A former County Durham milkman, who masterminded a plot to smuggle ten million illicit cigarettes into the UK, has been jailed after being extradited from Thailand by HM Revenue and Customs (HMRC) to face justice.
Paul Joyce, 41, originally from Consett, fled to the Far East in 2008, only hours before the other members of his gang answered bail for the £1.7m excise duty evasion.
With his criminal empire in tatters, the one-time crime boss began building a new life in Asia. Months later, his six associates began serving jail sentences totalling 12 years. But, in April 2015, after more than six years on the run, Joyce was captured at a luxury hotel in the coastal resort of Hua Hin in a joint operation between HMRC and Thai police.
Evidence against Joyce began to mount following his disappearance. In their search to find him, HMRC investigators turned to airline records, revealing that he had jetted to Bangkok. With the net closing in, HMRC secured a warrant for his extradition and, on 22 April 2015, he was arrested by the Royal Thai Police in the car park of the plush Sea-Cret hotel.
After serving 10 weeks in a Thai jail, Joyce was escorted back to Newcastle by HMRC officers.
Newcastle Crown Court heard how, during the fraud, Joyce had presided over a gang that was caught red-headed, on six occasions, with a total of 10 million non-duty paid cigarettes – passing off their illicit cargo on import paperwork as everything from clothing to dog food.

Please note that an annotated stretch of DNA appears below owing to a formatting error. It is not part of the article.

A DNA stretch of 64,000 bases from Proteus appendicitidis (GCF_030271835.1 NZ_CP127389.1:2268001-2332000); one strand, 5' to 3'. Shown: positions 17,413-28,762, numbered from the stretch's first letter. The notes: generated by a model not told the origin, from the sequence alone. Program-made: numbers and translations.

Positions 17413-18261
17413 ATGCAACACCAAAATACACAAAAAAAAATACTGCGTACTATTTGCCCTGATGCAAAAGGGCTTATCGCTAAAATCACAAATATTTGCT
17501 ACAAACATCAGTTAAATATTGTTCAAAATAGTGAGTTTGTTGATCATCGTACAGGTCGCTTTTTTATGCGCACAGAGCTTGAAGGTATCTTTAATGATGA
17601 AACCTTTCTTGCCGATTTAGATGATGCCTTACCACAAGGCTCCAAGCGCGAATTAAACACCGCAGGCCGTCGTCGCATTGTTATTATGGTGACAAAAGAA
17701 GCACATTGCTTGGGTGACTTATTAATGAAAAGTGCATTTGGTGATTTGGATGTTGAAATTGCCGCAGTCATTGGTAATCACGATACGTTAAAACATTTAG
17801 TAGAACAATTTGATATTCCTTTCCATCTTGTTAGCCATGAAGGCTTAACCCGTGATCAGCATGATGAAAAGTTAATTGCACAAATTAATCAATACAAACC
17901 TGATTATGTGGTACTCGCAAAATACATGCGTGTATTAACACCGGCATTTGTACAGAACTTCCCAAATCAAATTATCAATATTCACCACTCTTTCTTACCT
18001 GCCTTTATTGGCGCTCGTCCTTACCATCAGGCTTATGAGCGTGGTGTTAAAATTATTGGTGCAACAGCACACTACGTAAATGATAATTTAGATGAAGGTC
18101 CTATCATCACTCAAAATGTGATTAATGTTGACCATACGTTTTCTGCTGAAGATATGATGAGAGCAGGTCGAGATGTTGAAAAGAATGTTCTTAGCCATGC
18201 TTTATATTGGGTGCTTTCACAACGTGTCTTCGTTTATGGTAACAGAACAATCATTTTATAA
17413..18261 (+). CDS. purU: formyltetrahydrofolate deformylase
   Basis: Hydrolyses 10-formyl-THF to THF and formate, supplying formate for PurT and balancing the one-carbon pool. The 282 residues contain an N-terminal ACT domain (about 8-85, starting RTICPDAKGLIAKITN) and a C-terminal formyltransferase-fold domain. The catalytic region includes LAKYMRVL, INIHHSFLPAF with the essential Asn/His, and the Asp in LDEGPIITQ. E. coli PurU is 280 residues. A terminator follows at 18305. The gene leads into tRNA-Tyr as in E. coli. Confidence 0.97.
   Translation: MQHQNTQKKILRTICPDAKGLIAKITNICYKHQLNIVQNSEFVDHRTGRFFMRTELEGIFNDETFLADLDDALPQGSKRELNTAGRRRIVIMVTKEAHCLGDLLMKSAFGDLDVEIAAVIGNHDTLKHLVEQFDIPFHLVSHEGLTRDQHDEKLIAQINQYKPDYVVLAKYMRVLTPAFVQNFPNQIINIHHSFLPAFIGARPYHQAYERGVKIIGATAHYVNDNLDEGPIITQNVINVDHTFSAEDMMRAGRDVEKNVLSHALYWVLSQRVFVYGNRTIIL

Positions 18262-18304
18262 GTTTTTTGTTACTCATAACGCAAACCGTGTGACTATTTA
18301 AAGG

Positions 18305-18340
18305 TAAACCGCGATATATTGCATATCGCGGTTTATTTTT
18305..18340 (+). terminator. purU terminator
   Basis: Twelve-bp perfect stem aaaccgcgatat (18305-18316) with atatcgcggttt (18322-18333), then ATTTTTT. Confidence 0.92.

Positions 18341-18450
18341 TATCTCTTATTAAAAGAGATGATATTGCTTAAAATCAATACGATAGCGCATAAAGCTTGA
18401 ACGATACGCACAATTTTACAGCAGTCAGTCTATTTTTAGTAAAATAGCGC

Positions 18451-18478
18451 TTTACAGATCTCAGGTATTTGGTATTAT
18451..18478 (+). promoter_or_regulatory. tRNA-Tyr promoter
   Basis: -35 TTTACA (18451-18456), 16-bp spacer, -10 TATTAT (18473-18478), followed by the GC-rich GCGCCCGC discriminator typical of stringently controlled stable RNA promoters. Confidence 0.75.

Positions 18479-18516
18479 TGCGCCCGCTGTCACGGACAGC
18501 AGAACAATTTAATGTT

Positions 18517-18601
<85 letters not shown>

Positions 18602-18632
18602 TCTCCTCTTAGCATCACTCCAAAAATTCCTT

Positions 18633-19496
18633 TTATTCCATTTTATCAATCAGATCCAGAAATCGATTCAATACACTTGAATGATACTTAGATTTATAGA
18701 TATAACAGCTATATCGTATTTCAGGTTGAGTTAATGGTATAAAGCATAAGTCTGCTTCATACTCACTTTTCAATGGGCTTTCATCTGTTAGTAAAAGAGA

In May 2008, three of Joyce’s associates were caught unloading a shipment of almost six million cigarettes at a Warehouse in Billingham, Teesside. But, unruffled by the seizure, the men continued to operate, moving further large quantities of contraband across the North East.
Joyce’s status as the gang’s kingpin was confirmed by mobile phone evidence linking him to his co-conspirators, proving he was in charge and pinpointing his whereabouts to key geographical locations.
After pleading guilty to the fraudulent evasion of excise duty, Joyce was jailed for two years and eleven months by Recorder Euan Duff at Newcastle Crown Court on 26 October 2015.
Joyce’s assets, including a house in Stocksfield, Northumberland, were frozen by HMRC and are the subject of confiscation proceedings under the Proceeds of Crime Act.
Cheryl Burr, assistant director, Fraud Investigation Service, HMRC, said: “Paul Joyce thought he could dodge justice by running away to Thailand, leaving his accomplices to serve their time while he soaked up the sunshine. Joyce has now swapped the exotic beaches of Thailand for a prison cell.
“We will always seek to track down, detain and escort criminals like Joyce back to this country to have their day in court. Disrupting criminal trade is at the heart of our strategy to clamp down on the illicit tobacco market, which costs the UK around £2.1bn a year.”